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U.S. trains 300 Nigerian schoolgirls on coding, web design

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U.S. Consul General in Nigeria Claire Pierangelo

The United States has commenced training of 300 Nigerian schoolgirls in Osun State as part of its effort to spur them into future careers in computer science, robotics and artificial intelligence and other related fields.

In a statement on Thursday, the U.S. consulate said the 300 girls will receive training on coding, web design, and product creation for six months under the “Osun girls can code” program.

Funded by a public diplomacy grant from the U.S. Consulate General, the project will be implemented by a 2016 Mandela Washington Fellow, Dayo Adeniyi.

The U.S. consulate said the program will also equip the students with all key skills needed to thrive in the corporate world.

“The 300 schoolgirls will receive training on coding, web design, and product creation, all key skills needed in today’s increasingly competitive job market.  The goal of encouraging the role of girls and women in STEM fields has been the cornerstone of the technology-learning programs supported by the U.S. Mission in Nigeria,” statement by the U.S. consulate read.

U.S. Consul General Claire Pierangelo at the inauguration of the project said that the capacity building program will foster a supportive community where the young girls can be mentored and share internship opportunities in STEM fields.   

The  Osun Girls Can Code is one of the initiatives of the U.S. Mission geared towards ensuring gender parity and providing women and girls with opportunities to contribute to creating sustainable and inclusive economic prosperity for Nigeria.    

The project will end with a pitch competition to showcase the participants’ achievements, with U.S. Consulate representatives taking part on the panel and the winning schools receiving prizes.   

The U.S. government in partnership with the Lagos State Ministry of Education in October completed a five-day training program for teachers in the state. 

They were introduced to various aspects of implementing an integrated approach to teaching Science, Technology, Engineering, and Mathematics (STEM) in the classroom.

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Official appeals for integration of para-soccer in national competitions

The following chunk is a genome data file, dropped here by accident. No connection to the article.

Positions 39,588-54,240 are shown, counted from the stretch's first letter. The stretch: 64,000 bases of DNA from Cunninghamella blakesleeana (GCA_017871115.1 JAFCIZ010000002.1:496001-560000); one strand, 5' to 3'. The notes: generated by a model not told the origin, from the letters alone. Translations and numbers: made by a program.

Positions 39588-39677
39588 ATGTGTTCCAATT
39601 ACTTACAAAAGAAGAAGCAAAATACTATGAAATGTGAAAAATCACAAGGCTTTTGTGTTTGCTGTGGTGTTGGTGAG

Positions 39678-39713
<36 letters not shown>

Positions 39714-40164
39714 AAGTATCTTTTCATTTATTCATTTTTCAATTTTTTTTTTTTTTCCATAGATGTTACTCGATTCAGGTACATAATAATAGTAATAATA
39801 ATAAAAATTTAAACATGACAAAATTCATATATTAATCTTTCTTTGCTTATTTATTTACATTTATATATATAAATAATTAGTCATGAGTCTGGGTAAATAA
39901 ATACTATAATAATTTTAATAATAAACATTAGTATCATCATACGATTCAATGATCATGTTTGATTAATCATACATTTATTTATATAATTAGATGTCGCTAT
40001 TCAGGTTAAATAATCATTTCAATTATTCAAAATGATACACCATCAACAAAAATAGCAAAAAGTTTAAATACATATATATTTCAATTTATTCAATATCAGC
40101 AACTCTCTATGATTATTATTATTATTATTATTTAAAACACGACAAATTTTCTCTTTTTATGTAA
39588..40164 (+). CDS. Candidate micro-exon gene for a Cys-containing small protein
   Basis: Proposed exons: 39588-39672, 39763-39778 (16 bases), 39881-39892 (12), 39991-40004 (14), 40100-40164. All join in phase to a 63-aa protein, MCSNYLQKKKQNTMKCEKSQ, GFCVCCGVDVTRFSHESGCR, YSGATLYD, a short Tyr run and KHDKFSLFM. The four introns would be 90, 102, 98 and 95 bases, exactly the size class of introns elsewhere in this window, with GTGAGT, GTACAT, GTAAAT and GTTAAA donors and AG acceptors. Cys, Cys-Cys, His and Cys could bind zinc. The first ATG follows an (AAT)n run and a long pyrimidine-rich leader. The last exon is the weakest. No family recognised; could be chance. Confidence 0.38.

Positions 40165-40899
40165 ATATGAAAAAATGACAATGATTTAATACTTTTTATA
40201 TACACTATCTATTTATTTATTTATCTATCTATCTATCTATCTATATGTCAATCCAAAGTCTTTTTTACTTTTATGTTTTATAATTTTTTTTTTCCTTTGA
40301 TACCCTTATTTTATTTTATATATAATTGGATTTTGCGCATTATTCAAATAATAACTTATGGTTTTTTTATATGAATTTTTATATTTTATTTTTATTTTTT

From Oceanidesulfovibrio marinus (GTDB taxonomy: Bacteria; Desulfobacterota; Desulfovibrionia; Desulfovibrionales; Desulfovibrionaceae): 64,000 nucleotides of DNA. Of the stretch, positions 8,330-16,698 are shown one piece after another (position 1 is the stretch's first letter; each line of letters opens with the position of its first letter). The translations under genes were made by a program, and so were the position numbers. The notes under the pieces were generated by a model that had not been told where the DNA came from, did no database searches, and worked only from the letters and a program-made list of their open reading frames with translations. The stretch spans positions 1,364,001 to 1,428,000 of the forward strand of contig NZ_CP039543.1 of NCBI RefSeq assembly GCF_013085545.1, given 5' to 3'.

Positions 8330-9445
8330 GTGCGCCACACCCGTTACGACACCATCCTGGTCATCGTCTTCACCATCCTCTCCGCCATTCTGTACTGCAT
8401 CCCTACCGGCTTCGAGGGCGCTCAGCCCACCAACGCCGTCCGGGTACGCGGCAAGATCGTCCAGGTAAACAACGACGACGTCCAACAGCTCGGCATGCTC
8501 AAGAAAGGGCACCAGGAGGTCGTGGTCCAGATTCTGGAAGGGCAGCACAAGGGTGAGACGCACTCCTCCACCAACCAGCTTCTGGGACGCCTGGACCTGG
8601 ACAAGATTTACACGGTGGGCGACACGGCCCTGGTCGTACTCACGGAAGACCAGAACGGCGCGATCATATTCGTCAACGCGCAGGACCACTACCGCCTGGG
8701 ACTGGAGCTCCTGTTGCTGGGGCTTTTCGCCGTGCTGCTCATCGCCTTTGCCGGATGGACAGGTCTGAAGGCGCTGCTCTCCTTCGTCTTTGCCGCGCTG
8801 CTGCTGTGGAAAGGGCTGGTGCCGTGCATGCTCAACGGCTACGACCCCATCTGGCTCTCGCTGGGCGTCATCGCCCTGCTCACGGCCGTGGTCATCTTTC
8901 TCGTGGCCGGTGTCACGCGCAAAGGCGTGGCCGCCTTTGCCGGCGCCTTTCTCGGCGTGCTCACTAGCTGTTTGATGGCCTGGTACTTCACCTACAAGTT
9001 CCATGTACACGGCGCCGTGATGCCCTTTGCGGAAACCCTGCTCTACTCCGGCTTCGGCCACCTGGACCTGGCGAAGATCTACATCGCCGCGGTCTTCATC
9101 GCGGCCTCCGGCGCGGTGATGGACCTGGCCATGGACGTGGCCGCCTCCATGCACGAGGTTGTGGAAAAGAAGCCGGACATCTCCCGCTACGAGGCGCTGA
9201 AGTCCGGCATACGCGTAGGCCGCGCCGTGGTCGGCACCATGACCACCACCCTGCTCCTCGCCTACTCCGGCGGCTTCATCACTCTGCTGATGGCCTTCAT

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The president of the Para-Soccer Federation of Nigeria (PFN), Misbahu Didi, has urged the Federal Ministry of Youth and Sports Development to include para soccer in national competitions.

Mr Didi made the call on Friday at the closing ceremony of the maiden edition of the International Disabled Day Para-Soccer Championship which was held at the Old Parade Ground, Area 10, Abuja.

“My appeal to the ministry is to help us return para soccer to the National Sports Festival (NSF) and also include it in the NYG.

“We have football in the festival we also want to have para soccer to feature in the NSF and NYG.

“We also need sponsorships which have been the key to the success of every sporting organisation. Without support or sponsorship, it will be difficult for us to organise any events as a federation.

“I am also calling on the ministry to continue to support the Para-soccer Federation with subvention so we can continue to engage our athletes for better performance in the future,” he said.

He noted that the championship was organised to mark and celebrate the International Day of Persons Living with Disabilities.

“I thank the National Commission for supporting us and also encouraging us to organise this event.

“We are going to organise many national competitions next year in partnership with the National Commission for Person with Disabilities,” he stated.

He sought government’s intervention in other areas especially in the education of the athletes after sports.

He also urged the commission to assist the athletes to get support from corporate bodies, national and international groups.